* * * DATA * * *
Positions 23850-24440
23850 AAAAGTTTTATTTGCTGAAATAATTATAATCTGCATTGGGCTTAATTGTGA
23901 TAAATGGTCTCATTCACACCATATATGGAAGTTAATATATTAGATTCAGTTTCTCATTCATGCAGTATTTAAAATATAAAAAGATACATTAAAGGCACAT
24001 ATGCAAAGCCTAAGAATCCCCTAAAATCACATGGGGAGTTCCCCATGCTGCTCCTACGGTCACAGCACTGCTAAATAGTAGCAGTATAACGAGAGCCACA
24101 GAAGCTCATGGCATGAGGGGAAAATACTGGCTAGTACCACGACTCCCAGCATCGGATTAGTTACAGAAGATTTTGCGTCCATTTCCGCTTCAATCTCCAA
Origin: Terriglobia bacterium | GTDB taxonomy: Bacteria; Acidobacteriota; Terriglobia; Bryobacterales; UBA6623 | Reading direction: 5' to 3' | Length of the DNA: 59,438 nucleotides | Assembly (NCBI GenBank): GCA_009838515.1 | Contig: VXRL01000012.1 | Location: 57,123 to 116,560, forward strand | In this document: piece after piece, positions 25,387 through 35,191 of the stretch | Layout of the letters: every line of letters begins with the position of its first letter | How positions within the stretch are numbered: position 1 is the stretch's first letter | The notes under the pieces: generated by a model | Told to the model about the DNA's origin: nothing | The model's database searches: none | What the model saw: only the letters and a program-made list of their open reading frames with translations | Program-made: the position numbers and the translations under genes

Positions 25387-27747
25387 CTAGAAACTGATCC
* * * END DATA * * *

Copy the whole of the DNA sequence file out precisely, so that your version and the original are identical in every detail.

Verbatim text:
Positions 23850-24440
23850 AAAAGTTTTATTTGCTGAAATAATTATAATCTGCATTGGGCTTAATTGTGA
23901 TAAATGGTCTCATTCACACCATATATGGAAGTTAATATATTAGATTCAGTTTCTCATTCATGCAGTATTTAAAATATAAAAAGATACATTAAAGGCACAT
24001 ATGCAAAGCCTAAGAATCCCCTAAAATCACATGGGGAGTTCCCCATGCTGCTCCTACGGTCACAGCACTGCTAAATAGTAGCAGTATAACGAGAGCCACA
24101 GAAGCTCATGGCATGAGGGGAAAATACTGGCTAGTACCACGACTCCCAGCATCGGATTAGTTACAGAAGATTTTGCGTCCATTTCCGCTTCAATCTCCAA
Origin: Terriglobia bacterium | GTDB taxonomy: Bacteria; Acidobacteriota; Terriglobia; Bryobacterales; UBA6623 | Reading direction: 5' to 3' | Length of the DNA: 59,438 nucleotides | Assembly (NCBI GenBank): GCA_009838515.1 | Contig: VXRL01000012.1 | Location: 57,123 to 116,560, forward strand | In this document: piece after piece, positions 25,387 through 35,191 of the stretch | Layout of the letters: every line of letters begins with the position of its first letter | How positions within the stretch are numbered: position 1 is the stretch's first letter | The notes under the pieces: generated by a model | Told to the model about the DNA's origin: nothing | The model's database searches: none | What the model saw: only the letters and a program-made list of their open reading frames with translations | Program-made: the position numbers and the translations under genes

Positions 25387-27747
25387 CTAGAAACTGATCC